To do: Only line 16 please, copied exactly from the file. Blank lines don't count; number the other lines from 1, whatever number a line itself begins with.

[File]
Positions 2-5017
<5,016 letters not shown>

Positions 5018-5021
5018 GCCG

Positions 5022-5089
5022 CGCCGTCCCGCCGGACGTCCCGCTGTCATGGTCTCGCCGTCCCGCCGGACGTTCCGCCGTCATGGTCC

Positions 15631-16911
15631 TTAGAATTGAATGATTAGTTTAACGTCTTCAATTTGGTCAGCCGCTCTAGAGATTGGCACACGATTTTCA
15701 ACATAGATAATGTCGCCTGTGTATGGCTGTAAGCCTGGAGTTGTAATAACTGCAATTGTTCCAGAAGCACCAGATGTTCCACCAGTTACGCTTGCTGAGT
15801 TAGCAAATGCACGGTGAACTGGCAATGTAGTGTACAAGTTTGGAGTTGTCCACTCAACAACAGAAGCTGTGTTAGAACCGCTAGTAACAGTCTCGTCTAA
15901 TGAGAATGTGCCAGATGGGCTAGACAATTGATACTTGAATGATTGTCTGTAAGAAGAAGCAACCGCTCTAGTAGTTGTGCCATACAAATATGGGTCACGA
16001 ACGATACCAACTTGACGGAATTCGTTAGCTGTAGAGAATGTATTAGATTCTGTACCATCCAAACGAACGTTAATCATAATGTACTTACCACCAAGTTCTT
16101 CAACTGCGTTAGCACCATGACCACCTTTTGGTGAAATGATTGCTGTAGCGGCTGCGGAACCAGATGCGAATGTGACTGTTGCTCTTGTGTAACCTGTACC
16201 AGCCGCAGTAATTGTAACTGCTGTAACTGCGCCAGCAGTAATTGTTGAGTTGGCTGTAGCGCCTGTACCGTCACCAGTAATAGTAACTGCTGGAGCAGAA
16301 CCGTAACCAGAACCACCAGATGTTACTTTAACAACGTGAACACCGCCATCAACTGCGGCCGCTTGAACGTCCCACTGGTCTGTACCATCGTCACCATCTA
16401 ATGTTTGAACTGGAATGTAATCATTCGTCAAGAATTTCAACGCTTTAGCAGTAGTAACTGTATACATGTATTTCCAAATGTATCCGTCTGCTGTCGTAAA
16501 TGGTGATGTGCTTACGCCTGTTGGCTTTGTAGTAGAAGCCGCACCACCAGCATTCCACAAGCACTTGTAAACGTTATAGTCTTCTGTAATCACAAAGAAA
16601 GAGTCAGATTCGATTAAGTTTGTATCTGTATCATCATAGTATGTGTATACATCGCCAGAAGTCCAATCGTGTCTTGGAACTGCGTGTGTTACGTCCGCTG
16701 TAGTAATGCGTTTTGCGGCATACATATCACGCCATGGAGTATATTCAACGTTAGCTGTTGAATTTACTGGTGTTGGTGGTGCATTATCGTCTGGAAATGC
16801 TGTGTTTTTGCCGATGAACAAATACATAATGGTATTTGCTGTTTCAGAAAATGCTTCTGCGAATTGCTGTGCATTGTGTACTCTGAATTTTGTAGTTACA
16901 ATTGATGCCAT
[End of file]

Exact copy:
16401 ATGTTTGAACTGGAATGTAATCATTCGTCAAGAATTTCAACGCTTTAGCAGTAGTAACTGTATACATGTATTTCCAAATGTATCCGTCTGCTGTCGTAAA